Sensory activities for kids with Autism from our Roswell, GA ABA therapy center

Easy Summer Sensory Activities

Jul 12, 2020

As parents and caregivers, we’re all looking for ways to keep our children entertained and stimulated, especially during the summer months when schedules have changed and our kids frequently have more unstructured time. With the warm weather and longer days, we have more options for outdoor activities, too! Below are a few of our favorite summertime activities for kids – and especially kids with Autism who may need extra sensory input!

Six Sensory Activities for Kids with Autism

Make your own playdough – …Or slime or oobleck! The internet if filled with do-it-yourself recipes where creating the stuff is half the fun. Playdough and slime provide the sensory input many kids crave and can help strengthen fine motor skills, too. Making it at home can also be useful if the strong smell of the store-bought version is a problem.

Go on a sensory scavenger hunt – We could write an entire blog on just this activity alone – the options are endless! Can you find something… that you can jump over? that’s smooth? that’s blue? You know your child best, so make the list as open-ended or well-defined as you need. You can bring along a crayon to mark each item off list or let your child take pictures of what they find as they go.

Make an ice painting – Ice painting is a perfect summertime sensory activity. To make ice paint, put a little food coloring in the water in an ice cube tray, add a popsicle stick, and freeze overnight. The paint glides smoothly across the paper, and the colors are great. It’s a perfect paint substitute if you have younger siblings around who are prone to putting things in their mouths. Pro tip: Put down some newspaper or a tarp before you start – food coloring does stain.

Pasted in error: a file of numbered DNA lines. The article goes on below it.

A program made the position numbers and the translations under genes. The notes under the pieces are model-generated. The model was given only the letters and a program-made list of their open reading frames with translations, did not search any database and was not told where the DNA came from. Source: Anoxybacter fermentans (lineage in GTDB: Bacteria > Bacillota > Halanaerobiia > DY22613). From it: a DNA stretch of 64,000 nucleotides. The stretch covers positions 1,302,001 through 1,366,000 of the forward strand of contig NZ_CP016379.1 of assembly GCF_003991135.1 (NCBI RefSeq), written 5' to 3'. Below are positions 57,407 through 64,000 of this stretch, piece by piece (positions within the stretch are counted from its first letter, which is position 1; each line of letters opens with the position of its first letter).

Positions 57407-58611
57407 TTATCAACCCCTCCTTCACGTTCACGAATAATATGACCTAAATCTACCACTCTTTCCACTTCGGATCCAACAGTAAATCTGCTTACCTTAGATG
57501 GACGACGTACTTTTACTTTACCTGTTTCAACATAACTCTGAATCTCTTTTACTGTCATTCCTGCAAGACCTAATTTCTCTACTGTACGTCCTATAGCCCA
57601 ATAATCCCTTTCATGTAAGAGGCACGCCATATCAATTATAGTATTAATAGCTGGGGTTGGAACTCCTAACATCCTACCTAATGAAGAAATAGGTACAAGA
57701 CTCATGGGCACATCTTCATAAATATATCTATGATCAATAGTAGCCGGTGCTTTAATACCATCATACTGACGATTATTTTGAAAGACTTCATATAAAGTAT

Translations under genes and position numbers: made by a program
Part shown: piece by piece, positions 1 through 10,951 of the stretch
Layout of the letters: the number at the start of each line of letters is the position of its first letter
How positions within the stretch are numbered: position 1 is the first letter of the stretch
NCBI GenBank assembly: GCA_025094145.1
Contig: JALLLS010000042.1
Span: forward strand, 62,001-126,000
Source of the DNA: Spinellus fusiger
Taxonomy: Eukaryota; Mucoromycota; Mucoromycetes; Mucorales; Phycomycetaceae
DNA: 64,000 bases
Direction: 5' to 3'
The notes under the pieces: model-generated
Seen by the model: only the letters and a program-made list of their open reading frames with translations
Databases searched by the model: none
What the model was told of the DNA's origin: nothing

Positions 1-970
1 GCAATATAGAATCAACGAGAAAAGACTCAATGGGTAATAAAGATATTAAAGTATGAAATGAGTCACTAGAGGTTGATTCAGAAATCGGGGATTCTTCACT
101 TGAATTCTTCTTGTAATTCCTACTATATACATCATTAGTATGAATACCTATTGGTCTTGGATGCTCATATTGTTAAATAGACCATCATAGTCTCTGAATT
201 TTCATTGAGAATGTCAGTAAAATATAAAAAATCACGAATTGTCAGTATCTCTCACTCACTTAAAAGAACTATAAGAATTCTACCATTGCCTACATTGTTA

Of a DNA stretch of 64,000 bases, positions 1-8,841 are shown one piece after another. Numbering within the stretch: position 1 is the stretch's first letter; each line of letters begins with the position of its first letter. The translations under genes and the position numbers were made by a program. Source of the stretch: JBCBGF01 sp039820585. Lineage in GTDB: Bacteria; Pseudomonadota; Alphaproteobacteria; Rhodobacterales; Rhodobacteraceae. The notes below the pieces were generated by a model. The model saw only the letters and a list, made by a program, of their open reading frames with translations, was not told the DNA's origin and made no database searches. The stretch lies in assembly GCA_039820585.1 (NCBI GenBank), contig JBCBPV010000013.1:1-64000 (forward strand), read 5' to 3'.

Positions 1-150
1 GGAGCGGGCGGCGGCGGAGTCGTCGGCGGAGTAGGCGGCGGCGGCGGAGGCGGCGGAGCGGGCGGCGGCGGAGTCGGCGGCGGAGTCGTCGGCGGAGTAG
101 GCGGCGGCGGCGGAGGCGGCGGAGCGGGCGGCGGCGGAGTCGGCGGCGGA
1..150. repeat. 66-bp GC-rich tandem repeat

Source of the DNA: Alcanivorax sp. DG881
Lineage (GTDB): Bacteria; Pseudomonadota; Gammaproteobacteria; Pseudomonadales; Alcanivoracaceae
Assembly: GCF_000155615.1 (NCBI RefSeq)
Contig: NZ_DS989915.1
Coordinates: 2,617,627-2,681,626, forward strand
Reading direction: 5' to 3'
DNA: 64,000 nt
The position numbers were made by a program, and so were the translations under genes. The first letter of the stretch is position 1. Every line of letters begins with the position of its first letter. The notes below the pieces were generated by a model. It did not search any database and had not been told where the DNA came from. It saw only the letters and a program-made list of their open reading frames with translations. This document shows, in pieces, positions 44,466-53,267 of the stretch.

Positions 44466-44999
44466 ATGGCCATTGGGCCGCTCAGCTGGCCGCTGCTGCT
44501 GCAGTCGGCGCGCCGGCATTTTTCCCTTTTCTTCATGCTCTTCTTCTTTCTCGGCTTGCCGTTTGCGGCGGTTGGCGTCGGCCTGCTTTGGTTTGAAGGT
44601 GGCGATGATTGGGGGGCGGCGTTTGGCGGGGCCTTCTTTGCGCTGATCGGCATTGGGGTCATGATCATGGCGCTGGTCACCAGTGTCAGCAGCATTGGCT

Play with scented bubbles – This is another activity where you can make it yourself or find a store-bought version. Blowing bubbles is a fun outdoor activity, and it’s also a great way to remind kids to slow down their breathing and relax their bodies. Adding a scent is just one more way to offer your child sensory input.

Go on a sensory walk – This one requires a little setup. Fill several low-sided plastic tubs (low enough that your kids can walk through them) with different materials, such as sand, water beads, shaving cream, and colored water. Line them up, and let your child walk through the tubs and explore the different sensation each material creates. As you set up your walk, use towels between bins as necessary, and remember to pay attention to when your child might need to rinse their feet (going from shaving cream to sand, for example).

Make a water bucket – A sensory water bucket is as easy as it sounds, and since it involves playing with water, it’s usually a hit. Fill a large plastic tub with water, and add just about anything – bathtub toys, water beads, alphabet toys, or something entirely different. Your child can play with the toys in the water, or they can practice pouring and sorting using a sieve or measuring cups for some extra fine motor practice.

We hope you have fun giving each of these a try! At Innovative Behavior Options, we offer Applied Behavior Analysis therapy (ABA therapy) to help kids with Autism and other special needs improve independence and decrease potentially maladaptive behaviors. To learn more about our approach to ABA therapy and the services we offer, give us a call at 770-250-0093.


1155 Hembree Rd, Ste. 210
Roswell, GA 30076


M-F: 8am – 6pm
Weekends: Closed

Phone & Email

Phone: (770) 250-0093 ext. 700
Fax: (678) 412-1662